California officials took a major step Wednesday toward allowing companies to test autonomous cars without anyone at the wheel or even in the vehicle, releasing a set of regulations on how those tests can be conducted.
The state plans to take public comments over the next two weeks on the new regulations, and officials said the permitting process could be in place early next year.
The new rules would, for the first time, allow technology companies to run cars amid traffic on city streets without anyone in them. The state announcement represents significant movement toward a day when the general public can use these vehicles, which navigate via mounted cameras, radar, lidar and computer guidance.
“We are excited to take the next step in furthering the development of this potentially life-saving technology in California,” state Transportation Secretary Brian Kelly said. Safety officials say they believe the vehicles will reduce crashes by taking the human-error factor out of driving.
In order to test autonomous cars on city streets without any human beings in it, manufacturers will have to show state and federal officials that the vehicles meet a variety of safety standards and are capable of operating in compliance with traffic laws.
Sacramento city officials have invited companies to test their cars in the capital city, saying they want it to be an incubator for the new technology.
Currently, 42 companies, including Tesla, Uber and a subsidiary of Google, hold state permits to test driverless cars. Some of those vehicles already are being testing on city streets. Until now, however, state regulators have required those companies to have someone sitting in the driver’s seat to take control of the car if needed.
“The department looks forward to seeing those companies and additional companies advance the technology under these new regulations,” said Department of Motor Vehicles Director Jean Shiomoto. “Today’s action continues the department’s efforts to complete these regulations by the end of the year.”
The new regulations, developed by the DMV, are based on feedback from technology companies and consumer and safety advocates. The issue remains controversial, with some safety advocates saying the industry is pushing the technology forward too quickly.
Google cars, now operated by a subsidiary called Waymo, have been tested almost daily on city streets in Mountain View and elsewhere for several years. Those cars have reported a handful of collisions, mainly fender benders with other cars. A Tesla driver was killed in Florida when he failed to heed warnings from his semi-autonomous car, which was on pilot mode, and crashed into a truck. An Uber car flipped on its side in Arizona earlier this year when it was hit by another vehicle that failed to yield to the robot car, Tempe police told Bloomberg News.
California’s proposed driverless testing regulations can be viewed on the DMV website at www.dmv.ca.gov/portal/dmv/detail/vr/autonomous/auto
Under the proposed rules, the state will allow robot cars in test mode on city streets, without anyone in them, under certain conditions:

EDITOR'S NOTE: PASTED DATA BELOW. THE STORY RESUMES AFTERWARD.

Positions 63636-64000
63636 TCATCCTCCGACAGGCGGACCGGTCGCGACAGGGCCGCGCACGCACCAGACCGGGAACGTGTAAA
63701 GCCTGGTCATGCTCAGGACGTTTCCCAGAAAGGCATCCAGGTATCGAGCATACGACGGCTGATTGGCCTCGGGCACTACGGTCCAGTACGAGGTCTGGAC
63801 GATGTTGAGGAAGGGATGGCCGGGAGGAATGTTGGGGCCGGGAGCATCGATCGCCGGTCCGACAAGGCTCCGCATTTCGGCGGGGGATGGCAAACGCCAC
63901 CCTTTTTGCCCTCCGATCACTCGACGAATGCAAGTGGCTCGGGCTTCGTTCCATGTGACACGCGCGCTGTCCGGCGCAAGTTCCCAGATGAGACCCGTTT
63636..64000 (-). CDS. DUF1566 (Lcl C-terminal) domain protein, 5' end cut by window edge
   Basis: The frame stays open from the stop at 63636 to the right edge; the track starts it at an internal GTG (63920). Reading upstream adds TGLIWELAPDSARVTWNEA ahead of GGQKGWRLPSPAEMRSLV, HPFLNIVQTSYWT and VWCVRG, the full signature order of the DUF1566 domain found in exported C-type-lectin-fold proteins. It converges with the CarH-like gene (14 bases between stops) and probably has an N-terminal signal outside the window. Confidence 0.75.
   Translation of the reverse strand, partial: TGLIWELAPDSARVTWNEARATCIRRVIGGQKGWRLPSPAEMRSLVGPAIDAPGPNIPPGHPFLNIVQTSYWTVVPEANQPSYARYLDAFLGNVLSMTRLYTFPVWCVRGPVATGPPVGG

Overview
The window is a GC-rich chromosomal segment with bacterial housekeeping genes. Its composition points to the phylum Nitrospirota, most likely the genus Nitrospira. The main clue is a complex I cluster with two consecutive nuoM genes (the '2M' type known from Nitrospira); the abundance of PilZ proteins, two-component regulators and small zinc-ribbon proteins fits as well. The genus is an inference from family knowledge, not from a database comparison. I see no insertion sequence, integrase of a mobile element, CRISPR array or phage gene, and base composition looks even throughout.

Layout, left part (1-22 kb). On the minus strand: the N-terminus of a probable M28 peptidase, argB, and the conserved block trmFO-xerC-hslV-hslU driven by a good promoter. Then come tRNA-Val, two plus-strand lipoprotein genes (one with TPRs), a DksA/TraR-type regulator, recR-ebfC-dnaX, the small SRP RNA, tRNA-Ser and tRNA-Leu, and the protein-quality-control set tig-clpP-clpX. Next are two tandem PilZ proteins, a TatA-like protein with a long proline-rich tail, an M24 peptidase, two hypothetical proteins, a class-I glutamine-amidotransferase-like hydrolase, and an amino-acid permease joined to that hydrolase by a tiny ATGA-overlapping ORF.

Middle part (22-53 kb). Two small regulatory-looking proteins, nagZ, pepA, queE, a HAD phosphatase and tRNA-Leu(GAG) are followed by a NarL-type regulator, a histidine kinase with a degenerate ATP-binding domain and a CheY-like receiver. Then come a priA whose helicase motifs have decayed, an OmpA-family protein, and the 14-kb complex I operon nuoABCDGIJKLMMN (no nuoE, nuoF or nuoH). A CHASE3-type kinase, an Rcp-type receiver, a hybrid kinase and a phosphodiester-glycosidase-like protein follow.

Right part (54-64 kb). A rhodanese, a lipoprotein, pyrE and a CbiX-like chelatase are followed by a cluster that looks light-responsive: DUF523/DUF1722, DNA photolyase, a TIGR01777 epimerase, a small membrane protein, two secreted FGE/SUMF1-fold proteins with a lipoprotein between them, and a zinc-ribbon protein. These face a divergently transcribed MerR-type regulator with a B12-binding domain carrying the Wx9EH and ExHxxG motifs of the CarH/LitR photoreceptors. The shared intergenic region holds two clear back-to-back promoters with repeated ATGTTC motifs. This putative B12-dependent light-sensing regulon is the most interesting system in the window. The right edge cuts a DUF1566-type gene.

▪ The testing company must notify and “coordinate” with that particular city. The state had proposed requiring companies to obtain city approval to test cars without drivers, but it backed off after industry lobbying.
The permit allows testing on any public road, including freeways, but does not require companies to inform Caltrans or the CHP when it uses highways.
▪ The proposed regulations say there must be a “communication link” between the vehicle and a “remote operator” who would monitor the vehicle while it is being controlled by its on-board computer.
▪ Also, the test company must have a way of letting others on the street know who car the owner is, if that vehicle were to be in an accident. It must provide police a way to deactivate the car and communicate with the car company. The car must carry proof of insurance.
In addition, the new rules set up a protocol for car manufacturers to obtain a “deployment permit” to allow the vehicles to be used by the public. The time frame for issuance of those permits is uncertain, but will come after companies can show, through testing, that their vehicles are street-ready for general use.
Industry leaders say it still may be years before fully autonomous vehicles are ready for mass use and sale to the general public.
Several manufacturers say cars likely will increasingly add automated capabilities over time. Paul Hemmersbaugh, an executive with General Motors and former chief council for the National Highway Traffic Safety Administration, said earlier this year there are too many variables to be able to predict when the transition will begin to mass distribution of the vehicles.
“I think a reasonable guesstimate might be that some manufacturer might be ready to commercially deploy some significant number of (autonomous vehicles) in two to five years. It will take a much longer time – if it ever happens – for AVs to substantially displace traditional motor vehicles and predominate in the U.S. motor vehicle fleet.”
U.S. Transportation Secretary Anthony Foxx took a ride in a Google driverless car. "Holy smokes, it's really interesting technology," he says, and could enhance safety on the road.